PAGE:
Born in Brussels, Belgium, Julio Cortázar (1914-1984) was an Argentine writer who emerged as a key pillar in the Latin American Boom, a literary movement where Latin American authors captured worldwide attention in the mid-20th century.
Early Life and Education
Julio Florencio Cortázar Descotte was born on August 26, 1914. His family returned to Argentina shortly after his birth, and Cortázar grew up in Buenos Aires. Although known to be a sickly child, this didn’t prevent him from developing an intense passion for literature.
Cortázar was an avid reader and began writing at an early age. He studied to be a teacher and then a professor, and graduated with a degree in letters from the University of Buenos Aires. During this time, he also worked as a translator, a craft he continued throughout his life.
Cortázar started his serious literary career in the 50s with the publication of his first book of short stories, “Bestiario” in 1951. This work already displayed some of the elements that would mark his future work: surrealism, games with time and space, and an unsettling blend of the everyday and the fantastical.
True international recognition came with the publication of “Final del Juego” in 1956, and later, with his most famous novel, “Rayuela” in 1963. “Rayuela” is considered a masterpiece and one of the pillars of the Latin American Boom. This novel breaks with traditional narrative conventions, as it can be read in several different orders.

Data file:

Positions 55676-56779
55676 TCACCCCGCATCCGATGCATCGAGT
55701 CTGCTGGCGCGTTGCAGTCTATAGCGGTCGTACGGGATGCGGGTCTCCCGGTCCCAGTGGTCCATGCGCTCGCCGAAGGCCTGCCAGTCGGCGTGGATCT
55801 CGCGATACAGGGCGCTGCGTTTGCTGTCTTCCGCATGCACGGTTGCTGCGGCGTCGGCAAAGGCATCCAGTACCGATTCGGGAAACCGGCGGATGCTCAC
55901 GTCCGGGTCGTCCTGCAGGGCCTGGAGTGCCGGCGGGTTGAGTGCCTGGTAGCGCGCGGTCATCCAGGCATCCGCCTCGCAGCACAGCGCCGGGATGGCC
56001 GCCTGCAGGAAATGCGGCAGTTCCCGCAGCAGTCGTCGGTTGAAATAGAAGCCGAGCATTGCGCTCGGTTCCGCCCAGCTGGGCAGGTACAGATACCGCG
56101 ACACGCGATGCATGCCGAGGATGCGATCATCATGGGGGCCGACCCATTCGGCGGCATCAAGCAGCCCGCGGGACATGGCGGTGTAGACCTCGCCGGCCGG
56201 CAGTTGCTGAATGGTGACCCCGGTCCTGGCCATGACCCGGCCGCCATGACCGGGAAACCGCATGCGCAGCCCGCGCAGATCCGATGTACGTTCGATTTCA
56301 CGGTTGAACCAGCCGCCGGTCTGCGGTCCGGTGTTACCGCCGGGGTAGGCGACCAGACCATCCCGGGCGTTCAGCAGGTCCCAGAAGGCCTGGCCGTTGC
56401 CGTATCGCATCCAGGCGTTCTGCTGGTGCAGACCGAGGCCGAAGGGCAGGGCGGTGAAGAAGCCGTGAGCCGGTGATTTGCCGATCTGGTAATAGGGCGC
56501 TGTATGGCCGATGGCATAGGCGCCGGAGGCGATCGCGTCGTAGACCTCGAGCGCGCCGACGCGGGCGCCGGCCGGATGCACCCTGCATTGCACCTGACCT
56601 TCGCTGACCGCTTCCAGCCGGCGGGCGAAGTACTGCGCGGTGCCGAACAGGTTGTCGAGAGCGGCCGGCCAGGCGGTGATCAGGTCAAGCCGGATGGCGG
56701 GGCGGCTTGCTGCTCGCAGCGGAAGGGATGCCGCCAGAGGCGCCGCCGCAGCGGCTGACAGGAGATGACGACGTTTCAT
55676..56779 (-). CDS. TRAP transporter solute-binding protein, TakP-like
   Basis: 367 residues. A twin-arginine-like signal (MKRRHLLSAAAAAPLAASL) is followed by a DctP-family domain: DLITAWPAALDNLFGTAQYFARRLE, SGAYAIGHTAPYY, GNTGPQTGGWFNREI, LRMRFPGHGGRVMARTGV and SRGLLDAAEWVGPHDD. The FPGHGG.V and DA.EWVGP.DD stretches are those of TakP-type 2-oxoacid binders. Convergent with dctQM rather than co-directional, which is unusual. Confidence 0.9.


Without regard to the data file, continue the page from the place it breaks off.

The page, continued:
Julio Cortázar was not just an inventive novelist but also an accomplished short-story writer and translator. His works are known for their innovative style and structures, imaginative scenarios, and complex themes. Here are some of his most notable works:
“Hopscotch“, considered Julio Cortázar’s magnum opus and a cornerstone of Latin American Boom literature, is a transformative piece of literature. Set in the vibrant cities of Paris and Buenos Aires, the novel follows the enigmatic life of Horacio Oliveira,
“End of the game” (1956)
This is another collection of short stories that cemented Cortázar’s reputation as a master storyteller. The book includes the widely studied story “Continuity of Parks”, famous for its unexpected twist.
“Las armas secretas” (1959)
This collection includes one of Cortázar’s most famous stories, “The Devil’s Drool” (“La babas del diablo”), which inspired Michelangelo Antonioni’s film “Blow-Up.”
In addition to being a prominent writer, Cortázar was also known for his political activism. He moved to France in 1951, where he lived most of his adult life. During the period of the military dictatorship in Argentina, Cortázar became an active voice against repression and censorship.
Death and Legacy
Cortázar died in Paris on February 12, 1984, but his literary legacy endures. He left a vast body of work, including short stories, novels, poems, essays, and translations. In his honor, the City Government of Buenos Aires established the “Cortázar Novel Award” for young writers.
His innovative style and his ability to blend the magical and the everyday in his stories have influenced countless writers. Through his life and work, Julio Cortázar remains a bright beacon in Latin American literature.
From his humble beginnings in Argentina to his status as one of the most influential writers of the 20th century, the life and work of Julio Cortázar is an inexhaustible source of inspiration. Through his playful and innovative literature, he reminded us that art has no limits and that imagination can transform our view of the world.
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